Today, in Philadelphia, only the Liberty Bell and Independence Hall draw more visitors than the home of the adored flagmaker. Annually, over a quarter of a million guests visit the Betsy Ross House.
Location: 239 Arch Street (between Second and Third Streets).
Built: circa 1740; Style: Georgian
Around the corner from The Betsy Ross House is Elfreth's Alley.
Elfreth's Alley — popularly known as "Our nation’s oldest residential street" – dates back to the first days of the eighteenth century. Twenty years after William Penn founded Pennsylvania and established Philadelphia as its capital, the town had grown into a thriving, prosperous mercantile center on the banks of the Delaware River.
Since 1702, Elfreth's Alley has been home to more than 3,000 people. Today thirty-two houses, built between 1728 and 1836, line the alley. They form one of the last intact early American streetscapes in the nation.  Elfreth's Alley is a National Historic Landmark District, one of the first districts that celebrates the lives of everyday Americans.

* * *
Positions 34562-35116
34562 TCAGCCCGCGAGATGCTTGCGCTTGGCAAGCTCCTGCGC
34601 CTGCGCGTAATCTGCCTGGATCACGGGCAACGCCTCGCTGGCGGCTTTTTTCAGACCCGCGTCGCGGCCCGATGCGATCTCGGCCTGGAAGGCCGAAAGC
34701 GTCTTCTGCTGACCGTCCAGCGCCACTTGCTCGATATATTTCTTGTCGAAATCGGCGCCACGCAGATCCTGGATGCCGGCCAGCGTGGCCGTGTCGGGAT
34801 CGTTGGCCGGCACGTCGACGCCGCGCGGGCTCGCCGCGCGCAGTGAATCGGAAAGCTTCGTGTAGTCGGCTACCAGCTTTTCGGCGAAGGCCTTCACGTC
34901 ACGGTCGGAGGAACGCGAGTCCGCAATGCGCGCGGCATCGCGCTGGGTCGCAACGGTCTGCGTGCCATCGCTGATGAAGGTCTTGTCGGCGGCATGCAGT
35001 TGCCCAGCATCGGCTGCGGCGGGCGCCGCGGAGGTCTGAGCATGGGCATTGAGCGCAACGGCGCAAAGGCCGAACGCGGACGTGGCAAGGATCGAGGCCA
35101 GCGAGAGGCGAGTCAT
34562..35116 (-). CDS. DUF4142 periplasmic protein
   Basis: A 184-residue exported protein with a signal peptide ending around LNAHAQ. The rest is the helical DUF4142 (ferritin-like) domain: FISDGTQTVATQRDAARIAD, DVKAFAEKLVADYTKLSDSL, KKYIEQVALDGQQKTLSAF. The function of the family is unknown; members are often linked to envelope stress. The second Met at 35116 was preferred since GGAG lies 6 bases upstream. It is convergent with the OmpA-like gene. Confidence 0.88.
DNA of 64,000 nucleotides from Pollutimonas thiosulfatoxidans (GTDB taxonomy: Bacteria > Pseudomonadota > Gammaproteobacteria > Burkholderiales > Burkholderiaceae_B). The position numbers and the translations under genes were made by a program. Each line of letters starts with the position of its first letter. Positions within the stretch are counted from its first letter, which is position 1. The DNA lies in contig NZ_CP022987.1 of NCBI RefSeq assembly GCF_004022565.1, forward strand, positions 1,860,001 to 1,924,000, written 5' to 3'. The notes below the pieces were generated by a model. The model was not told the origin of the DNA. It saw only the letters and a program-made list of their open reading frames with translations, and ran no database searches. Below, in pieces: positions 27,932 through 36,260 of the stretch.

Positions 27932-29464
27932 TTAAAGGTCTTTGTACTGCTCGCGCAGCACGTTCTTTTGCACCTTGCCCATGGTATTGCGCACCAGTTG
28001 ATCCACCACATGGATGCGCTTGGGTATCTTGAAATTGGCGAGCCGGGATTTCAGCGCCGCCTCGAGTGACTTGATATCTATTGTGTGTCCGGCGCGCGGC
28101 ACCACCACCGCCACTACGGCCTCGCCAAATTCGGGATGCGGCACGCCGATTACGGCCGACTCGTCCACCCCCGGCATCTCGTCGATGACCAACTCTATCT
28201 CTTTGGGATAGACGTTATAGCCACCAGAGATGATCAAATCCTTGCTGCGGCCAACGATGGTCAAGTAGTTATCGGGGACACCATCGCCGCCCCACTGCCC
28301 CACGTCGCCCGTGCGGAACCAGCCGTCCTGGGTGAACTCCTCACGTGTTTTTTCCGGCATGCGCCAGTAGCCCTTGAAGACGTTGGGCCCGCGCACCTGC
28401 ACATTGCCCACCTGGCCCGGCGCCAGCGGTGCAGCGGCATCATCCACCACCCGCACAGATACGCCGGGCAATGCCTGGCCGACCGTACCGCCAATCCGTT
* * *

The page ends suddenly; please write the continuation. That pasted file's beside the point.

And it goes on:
Tuckered out and very hungry, we headed back across the bridge to our regular stomping grounds and had a perfect dinner at Bertucci's. I enjoyed the Fettuccine Alfredo with Shrimp & Asparagus and John had the Chicken Piccata  ~ delicious!
I mentioned that we were celebrating our 35th anniversary and our server brought us a complimentary Apple Cranberry Crostata.  It is a new menu item and it was a perfect way to end a delightful day with my sweetie.
From Bertucci's Italian Restaurant on-line menu


BECKY said...